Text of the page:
Peter Sluglett. Britain in Iraq: Contriving King and Country. New York: Columbia University Press, 2007. 318 pp. $24.50 (paper), ISBN 978-0-231-14201-4.
The current war in Iraq has had many ironic consequences, the least sordid being perhaps the belated interest in Iraq’s history. As Peter Sluglett confesses in the opening pages of the reissue of his thirty-year-old classic, Britain in Iraq, his happiness about the book’s new lease of life is severely undercut by his awareness of its unhappy cause. (One at once anticipates and dreads a similar resurrection of long-neglected works on Iranian history in the near future.) While the continued obscurity of important historical texts underscores the ignorance guiding the prosecution of American war and diplomacy in the Middle East, the irony lies as much in the pedagogue’s self-defeatist awareness that if only such books had been read in the halls of power earlier, they would have remained neatly irrelevant to our wider political life.
That said, the timely reissue of Sluglett’s book is an opportunity to comment on scholarship as much as politics, and that is, happily, a notably less pathetic story. Sluglett’s original 1976 edition has long been the definitive text on the period of the British mandate in Iraq, from World War I to 1932. Initially published by the Ithaca Press for the Middle East Centre at St. Antony’s College in Oxford, the book provides the most complete and meticulous narrative of the formation of mandate policy in the tight space framed by British imperial interests and the political survival of its local collaborators, the Baghdadi political clique centered on King Faysal. The book offers “an assessment of Anglo-Iraqi relations and of Britain’s role in Iraqi affairs during the period of the British occupation and mandate” with a view to making sense of “developments in both pre- and post-revolutionary Iraq” (p. xv). It provides an engaging and lucid portrait of the complex negotiations, politics, and imperial bureaucracy at the heart of the story. The diplomatic and domestic political pressures on local officials, their supervisors, the multiple imperial centers — Sluglett keeps all the pieces in play. The ad hoc and contingent nature of this chapter of imperial history is pressed home, with the light touch of a humane and wise chronicler. Sluglett presents with clarity and patience the intricacies of the entangled questions of oil, borders, and state finances. Five chronological chapters detailing the evolution of mandate policy are followed by three thematically focused chapters on land policy, defense, and education. Appendices on Shi’i politics and tenurial arrangements in the single province of Amara provide further close grain.
Sluglett’s main argument is that the circumstances of the mandate locked Britain and the Sunni ruling clique into a relationship of interdependence that lasted through 1958. It is an instructive insight, and the book details the working of that relationship and the odd and mostly unfortunate dividends it paid in central matters of government, including defense, education, land revenue, minority rights, and so on. This argument remains in tension with another red thread running through the book: the British effort to devise institutions through which they could exercise power discreetly enough to convince Iraqis and the world of Iraq’s independence despite Britain’s actual control. The end of the mandate in 1932 was thus a momentous non-event in Sluglett’s shrewd assessment, since little changed in substance until the revolution of 1958. In 1976, this was a revisionist view of a mandatory government that many were still holding up as an exemplary experiment in international development.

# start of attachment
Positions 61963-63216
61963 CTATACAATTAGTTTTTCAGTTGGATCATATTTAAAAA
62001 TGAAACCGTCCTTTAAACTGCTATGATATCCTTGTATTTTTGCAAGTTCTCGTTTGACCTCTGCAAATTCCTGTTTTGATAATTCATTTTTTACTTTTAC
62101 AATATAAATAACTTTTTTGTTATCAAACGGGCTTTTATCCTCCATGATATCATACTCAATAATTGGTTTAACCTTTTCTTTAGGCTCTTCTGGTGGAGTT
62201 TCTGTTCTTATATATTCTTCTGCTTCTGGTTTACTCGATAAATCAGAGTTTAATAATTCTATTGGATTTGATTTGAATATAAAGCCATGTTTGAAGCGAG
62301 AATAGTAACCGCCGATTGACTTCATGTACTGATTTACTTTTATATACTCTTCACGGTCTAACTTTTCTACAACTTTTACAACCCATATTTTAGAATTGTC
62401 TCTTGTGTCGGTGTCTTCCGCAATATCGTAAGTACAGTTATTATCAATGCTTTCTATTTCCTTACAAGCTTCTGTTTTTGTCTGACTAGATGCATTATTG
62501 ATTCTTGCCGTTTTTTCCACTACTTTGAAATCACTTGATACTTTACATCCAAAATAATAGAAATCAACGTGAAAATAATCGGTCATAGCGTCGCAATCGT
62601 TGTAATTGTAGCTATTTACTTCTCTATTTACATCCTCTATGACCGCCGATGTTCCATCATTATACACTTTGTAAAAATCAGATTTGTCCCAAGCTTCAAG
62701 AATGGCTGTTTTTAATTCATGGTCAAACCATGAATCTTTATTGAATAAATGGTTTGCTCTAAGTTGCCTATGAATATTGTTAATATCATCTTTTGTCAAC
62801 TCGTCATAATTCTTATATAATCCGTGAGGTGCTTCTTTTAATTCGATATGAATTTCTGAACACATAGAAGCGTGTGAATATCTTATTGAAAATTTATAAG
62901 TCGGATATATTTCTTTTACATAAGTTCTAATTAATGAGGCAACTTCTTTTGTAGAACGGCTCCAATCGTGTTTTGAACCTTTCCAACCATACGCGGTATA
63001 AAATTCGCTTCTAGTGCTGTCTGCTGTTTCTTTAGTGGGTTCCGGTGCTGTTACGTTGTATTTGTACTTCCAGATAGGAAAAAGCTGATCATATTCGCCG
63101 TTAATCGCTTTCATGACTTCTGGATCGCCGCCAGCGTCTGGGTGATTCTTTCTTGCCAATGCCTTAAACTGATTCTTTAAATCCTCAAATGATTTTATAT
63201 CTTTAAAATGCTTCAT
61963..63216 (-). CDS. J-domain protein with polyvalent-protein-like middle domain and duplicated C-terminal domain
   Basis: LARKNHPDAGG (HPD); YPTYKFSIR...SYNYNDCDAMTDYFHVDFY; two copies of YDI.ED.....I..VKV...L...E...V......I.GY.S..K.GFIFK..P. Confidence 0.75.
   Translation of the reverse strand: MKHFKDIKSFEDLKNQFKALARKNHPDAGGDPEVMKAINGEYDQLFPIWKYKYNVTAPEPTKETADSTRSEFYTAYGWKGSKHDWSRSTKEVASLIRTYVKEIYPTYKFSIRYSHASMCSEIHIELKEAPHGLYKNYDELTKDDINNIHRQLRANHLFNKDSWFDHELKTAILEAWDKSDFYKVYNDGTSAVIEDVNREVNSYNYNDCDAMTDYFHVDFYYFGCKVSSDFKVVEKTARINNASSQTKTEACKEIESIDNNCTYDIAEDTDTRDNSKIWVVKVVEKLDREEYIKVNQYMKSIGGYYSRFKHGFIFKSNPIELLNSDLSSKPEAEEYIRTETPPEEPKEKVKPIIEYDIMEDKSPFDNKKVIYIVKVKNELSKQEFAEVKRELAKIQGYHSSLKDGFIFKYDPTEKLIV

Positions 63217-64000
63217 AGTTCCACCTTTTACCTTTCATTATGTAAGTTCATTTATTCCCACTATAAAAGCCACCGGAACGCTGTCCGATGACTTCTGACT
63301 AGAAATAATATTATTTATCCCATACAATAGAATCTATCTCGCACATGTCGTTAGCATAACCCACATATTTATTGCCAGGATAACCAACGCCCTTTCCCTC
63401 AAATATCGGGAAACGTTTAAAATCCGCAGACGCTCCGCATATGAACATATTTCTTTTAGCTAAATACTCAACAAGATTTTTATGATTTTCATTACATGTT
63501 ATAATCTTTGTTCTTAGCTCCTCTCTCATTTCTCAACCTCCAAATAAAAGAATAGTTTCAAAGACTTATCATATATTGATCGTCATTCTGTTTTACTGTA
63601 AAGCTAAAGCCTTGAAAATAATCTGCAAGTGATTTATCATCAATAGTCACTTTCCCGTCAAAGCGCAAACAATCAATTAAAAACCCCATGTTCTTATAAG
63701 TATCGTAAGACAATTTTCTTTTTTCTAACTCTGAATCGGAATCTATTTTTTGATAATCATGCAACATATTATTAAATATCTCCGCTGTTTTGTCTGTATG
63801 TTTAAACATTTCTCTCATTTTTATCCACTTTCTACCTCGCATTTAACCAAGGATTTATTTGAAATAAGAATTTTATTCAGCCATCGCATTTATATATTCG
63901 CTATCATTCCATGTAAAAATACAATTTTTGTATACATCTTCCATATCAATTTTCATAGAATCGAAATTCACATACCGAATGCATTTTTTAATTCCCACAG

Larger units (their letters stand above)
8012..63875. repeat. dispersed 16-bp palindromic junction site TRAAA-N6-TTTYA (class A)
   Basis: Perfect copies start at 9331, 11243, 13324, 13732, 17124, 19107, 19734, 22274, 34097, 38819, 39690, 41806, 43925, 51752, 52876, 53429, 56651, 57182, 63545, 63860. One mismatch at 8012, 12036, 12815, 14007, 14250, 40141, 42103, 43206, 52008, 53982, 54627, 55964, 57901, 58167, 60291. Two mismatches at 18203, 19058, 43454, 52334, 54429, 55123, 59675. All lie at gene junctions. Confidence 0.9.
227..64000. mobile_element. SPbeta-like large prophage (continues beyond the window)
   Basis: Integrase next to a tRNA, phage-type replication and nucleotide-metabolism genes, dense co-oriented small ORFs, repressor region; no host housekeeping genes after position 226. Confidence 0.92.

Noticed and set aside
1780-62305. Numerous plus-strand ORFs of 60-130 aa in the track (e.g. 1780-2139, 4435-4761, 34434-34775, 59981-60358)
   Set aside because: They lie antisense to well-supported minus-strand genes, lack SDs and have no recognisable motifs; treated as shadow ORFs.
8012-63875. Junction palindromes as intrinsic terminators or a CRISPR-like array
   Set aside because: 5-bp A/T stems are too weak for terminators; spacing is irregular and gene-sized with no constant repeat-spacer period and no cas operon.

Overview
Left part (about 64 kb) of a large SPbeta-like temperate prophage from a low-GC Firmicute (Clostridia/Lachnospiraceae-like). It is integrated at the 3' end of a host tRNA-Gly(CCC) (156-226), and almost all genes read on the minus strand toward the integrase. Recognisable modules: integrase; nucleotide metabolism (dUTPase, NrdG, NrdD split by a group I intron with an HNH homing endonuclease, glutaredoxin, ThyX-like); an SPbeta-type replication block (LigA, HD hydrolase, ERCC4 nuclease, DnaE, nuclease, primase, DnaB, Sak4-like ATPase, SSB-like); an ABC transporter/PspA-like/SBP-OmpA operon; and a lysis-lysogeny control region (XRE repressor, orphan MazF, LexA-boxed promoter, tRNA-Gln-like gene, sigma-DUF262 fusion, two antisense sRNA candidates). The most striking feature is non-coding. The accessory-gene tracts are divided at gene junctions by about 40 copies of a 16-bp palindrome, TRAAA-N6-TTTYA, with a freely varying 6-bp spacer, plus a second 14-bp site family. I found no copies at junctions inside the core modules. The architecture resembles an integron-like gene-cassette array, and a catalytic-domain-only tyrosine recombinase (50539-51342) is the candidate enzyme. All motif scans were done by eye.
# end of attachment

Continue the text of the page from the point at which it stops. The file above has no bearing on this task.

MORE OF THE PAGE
In 2007, however, the very coupling of the “interdependence” analytical framework with the book’s anticolonial politics produces a peculiar schizophrenia: the crescendoing pathos of the theme of concealed imperial power at times sits awkwardly with a framework that implies a moral equivalence between the British and the Iraqi ruling cliques. It is a framework that tends to sweep as much history under the musty carpet of high politics as it airs in the fresh light of 1970s radicalism. What emerges is a picture of a venal, opportunistic cabal of Iraqi politicians challenging the entirely natural presumptions of the British imperial state. Take the depiction of King Faysal’s position: early on, Sluglett explains that Faysal’s problem was that he was dependent on Britain but had to “appear to oppose the most demeaning aspects of British control” (p. 42). However, this summarizing statement writes out a score of facts revealed on subsequent pages detailing Faysal’s actual, and not merely politically calculated, criticism of British rule; his enduring confusion about the extent of his liberty; and his repeated efforts to interfere with what he increasingly recognized as British imperial designs on his adopted country. In other words, in many instances, he really did resist British demands and was not merely “forced . . . into the position of having to seem to resist British demands” (p. 49). The interdependence argument makes the Iraqi government and British state appear equal partners in an illusion perpetrated on the rest of Iraq, while the facts of Sluglett’s story suggest that the Iraqi government played politics with considerably greater faith than its British counterparts: when asked to visit Europe in 1927, Faysal assumed he was being summoned to finally receive the gift of full independence, but, in fact, the invitation was merely a ploy to get him out of Baghdad and arrest his interference with British objectives. A measure of the stress under which this inchoate monarchy was struggling is provided by the 1929 suicide of Prime Minister ‘Abd al-Muhsin al-Sa’dun, gesturing at a decidedly more sinister politics of empire than “interdependence” can allow.